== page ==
- Gov. Rick Perry: ‘It’s not a dare, it’s a promise’; Texas will fight BLM
- Howard Dean cheers Obama’s approach to Russian aggression
- Sen. Elizabeth Warren’s childhood nickname? ‘The Surprise’
- Democrat Grimes backs Keystone XL pipeline in Kentucky Senate race
- China spends for 17 new warships as U.S. cuts back military
- In Japan, Obama plays soccer with a robot and warns students of climate change
- FDA proposes ban on e-cigarette sales to minors
- Wyoming gas plant explosion sends entire town fleeing
- Aborted fetuses from British Columbia incinerated in Oregon plant to make electricity
- Motolotov cocktail thrown a Brooklyn mini-mart
Russia’s Medvedev rankles Japanese with visit to disputed Pacific islands
MOSCOW — In a visit that left Japan seething, Russian Prime Minister Dmitry Medvedev traveled Tuesday to a disputed Pacific island and pledged to boost financing for four impoverished islands whose ownership has been disputed by Tokyo since World War II.
The dispute for nearly seven decades has prevented Moscow and Tokyo from signing a peace treaty to formally end their hostilities.
Surrounded by rich fishing waters, the islands are thought to have offshore hydrocarbon reserves, and gold and silver deposits.
The Russian government said Mr. Medvedev arrived at Kunashir Island on Tuesday with a group of officials. In 2010, he became the first Russian president to visit the chain, which Japan calls the Northern Territories.
During a meeting with local officials, Mr. Medvedev pledged to allocate more government funding for the construction of fisheries and roads on the islands.
“Our easternmost region cannot be the most deprived one,” Mr. Medvedev said in televised remarks.
Since the 1991 Soviet collapse, the island chain has suffered neglect, and its population has plummeted. Many remaining residents took up poaching of fish and crustaceans that then are sold illegally to Japan, South Korea and China.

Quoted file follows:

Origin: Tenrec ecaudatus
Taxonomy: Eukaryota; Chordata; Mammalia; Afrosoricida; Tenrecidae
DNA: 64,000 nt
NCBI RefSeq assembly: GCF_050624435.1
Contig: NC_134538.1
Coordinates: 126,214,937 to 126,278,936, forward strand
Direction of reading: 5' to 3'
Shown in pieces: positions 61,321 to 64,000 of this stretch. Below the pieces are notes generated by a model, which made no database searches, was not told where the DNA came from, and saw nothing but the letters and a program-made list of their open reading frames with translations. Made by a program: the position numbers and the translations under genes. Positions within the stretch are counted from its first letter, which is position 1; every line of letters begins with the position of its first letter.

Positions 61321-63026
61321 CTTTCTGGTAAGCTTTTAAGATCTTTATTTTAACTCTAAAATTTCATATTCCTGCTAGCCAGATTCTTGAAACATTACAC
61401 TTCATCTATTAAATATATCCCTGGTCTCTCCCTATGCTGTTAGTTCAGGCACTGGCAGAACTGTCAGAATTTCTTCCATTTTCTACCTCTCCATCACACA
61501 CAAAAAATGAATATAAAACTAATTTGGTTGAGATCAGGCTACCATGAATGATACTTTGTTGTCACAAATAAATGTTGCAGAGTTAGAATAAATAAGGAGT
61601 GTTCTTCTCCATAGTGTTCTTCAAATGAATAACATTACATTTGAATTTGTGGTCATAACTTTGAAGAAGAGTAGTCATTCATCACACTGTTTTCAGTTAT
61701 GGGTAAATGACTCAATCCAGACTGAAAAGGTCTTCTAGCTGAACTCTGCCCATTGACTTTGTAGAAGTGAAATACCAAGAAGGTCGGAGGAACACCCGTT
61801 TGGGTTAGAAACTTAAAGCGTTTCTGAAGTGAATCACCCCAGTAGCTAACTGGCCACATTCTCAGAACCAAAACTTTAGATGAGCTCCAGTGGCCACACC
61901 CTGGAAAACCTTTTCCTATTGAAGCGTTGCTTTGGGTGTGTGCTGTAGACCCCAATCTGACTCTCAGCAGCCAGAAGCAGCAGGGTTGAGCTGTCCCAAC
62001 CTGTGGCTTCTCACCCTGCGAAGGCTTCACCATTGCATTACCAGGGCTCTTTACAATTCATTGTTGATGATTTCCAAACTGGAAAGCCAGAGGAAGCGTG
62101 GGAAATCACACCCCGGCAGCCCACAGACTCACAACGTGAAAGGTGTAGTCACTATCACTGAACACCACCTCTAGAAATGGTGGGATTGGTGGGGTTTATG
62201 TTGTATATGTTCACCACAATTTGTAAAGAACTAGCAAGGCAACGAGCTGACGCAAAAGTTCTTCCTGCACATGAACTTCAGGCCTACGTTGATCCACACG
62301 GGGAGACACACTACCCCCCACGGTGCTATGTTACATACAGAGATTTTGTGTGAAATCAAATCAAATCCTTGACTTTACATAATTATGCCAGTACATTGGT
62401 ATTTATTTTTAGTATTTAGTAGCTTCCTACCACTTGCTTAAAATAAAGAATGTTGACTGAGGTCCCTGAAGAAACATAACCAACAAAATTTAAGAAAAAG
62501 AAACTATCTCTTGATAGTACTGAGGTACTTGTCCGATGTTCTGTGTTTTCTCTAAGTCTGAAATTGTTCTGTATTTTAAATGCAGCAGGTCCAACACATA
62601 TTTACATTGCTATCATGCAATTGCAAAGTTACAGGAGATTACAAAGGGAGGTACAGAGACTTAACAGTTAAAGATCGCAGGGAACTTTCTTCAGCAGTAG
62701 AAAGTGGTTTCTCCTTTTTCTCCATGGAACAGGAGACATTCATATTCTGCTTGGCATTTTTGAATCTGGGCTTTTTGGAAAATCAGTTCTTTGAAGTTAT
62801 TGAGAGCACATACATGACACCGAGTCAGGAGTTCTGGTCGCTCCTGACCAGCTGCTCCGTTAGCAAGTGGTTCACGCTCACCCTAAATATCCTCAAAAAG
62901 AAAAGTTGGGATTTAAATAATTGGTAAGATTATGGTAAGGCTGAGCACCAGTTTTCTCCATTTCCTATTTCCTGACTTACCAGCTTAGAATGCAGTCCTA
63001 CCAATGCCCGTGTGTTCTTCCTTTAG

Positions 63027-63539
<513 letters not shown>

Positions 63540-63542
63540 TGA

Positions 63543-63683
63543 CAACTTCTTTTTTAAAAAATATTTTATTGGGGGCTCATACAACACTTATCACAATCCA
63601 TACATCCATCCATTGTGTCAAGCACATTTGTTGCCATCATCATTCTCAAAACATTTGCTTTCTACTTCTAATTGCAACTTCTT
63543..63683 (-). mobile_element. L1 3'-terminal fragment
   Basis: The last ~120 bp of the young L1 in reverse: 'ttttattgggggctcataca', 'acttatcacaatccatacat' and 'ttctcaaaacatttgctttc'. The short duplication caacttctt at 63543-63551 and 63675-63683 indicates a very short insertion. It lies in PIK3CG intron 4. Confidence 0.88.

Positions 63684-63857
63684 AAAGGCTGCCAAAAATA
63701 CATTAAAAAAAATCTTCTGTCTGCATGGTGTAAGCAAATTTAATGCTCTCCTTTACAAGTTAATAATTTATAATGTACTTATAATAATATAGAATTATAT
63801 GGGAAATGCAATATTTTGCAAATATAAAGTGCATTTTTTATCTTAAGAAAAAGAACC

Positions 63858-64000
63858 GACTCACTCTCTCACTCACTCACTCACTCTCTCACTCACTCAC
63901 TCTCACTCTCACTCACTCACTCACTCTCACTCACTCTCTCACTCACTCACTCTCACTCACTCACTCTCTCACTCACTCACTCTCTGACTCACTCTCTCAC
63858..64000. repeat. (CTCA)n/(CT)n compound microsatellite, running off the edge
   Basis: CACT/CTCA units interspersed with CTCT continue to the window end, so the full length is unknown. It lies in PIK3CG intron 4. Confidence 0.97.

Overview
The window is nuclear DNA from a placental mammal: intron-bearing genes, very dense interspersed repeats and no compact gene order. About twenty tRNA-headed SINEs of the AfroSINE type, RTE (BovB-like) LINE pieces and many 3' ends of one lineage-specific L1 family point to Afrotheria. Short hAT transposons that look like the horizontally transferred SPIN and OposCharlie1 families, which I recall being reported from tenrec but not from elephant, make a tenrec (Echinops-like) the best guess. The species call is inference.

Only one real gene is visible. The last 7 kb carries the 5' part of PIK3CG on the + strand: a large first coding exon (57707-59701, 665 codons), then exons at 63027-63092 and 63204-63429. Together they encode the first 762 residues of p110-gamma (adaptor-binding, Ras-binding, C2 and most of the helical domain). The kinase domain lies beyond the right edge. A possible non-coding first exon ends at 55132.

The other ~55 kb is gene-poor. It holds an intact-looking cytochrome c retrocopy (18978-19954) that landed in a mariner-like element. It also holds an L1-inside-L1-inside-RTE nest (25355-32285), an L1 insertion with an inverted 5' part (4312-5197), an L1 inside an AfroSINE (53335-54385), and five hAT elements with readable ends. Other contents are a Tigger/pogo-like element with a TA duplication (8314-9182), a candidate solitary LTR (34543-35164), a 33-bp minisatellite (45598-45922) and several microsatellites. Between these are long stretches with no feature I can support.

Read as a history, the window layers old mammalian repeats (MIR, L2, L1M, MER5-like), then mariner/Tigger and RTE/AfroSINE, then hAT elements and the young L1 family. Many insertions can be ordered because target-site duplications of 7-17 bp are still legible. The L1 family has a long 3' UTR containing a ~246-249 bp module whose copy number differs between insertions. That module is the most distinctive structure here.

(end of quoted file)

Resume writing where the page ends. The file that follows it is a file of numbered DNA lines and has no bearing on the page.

Japan protested the visit.
“Medvedev’s visit to Kunashir pours cold water on our relations,” Japanese Foreign Minister Koichiro Gemba was quoted by the Interfax news agency as saying Tuesday.
Japan claims the Soviet troops took control of the islands illegally, and has consistently called for their return as a precondition for fully improved ties.
Russia’s foreign minister dismissed the criticism.
“We have to move toward a peace treaty, but not through renewed protests - whether reasonable or not,” said Sergey Lavrov.
Russia in 2005 suggested it would cede two of the islands if Japan gave up its claim to the other two, but Japan rejected the idea. The islands lie as close as six miles from Japan’s Hokkaido island, but are also near an undisputed Russian territory.
TWT Video Picks
By Andrew P. Napolitano
Obama's veil of secrecy is pierced
- Obama avoids 'red line' for China, prepared to impose tougher sanctions on Russia
- 'Top Gun' for drones: Squadrons of carrier-based killers have Navy's approval
- Pentagon plans to replace flight crews with 'full-time' robots
- Nevada rancher Cliven Bundy hailed as patriot, ripped as lawless deadbeat
- In the company of a saint: Catholic Church will canonize Pope John Paul and Pope John XXIII
- America is an oligarchy, not a democracy or republic, university study finds
- In its hunt for Senate, Republican candidates campaign against Harry Reid
- CARSON: When government looks more like foe than friend
- Washington Redskins' 2014 schedule opens with Texans
- NAPOLITANO: A legal way to kill?
Top 10 handguns in the U.S.
Celebrity deaths in 2014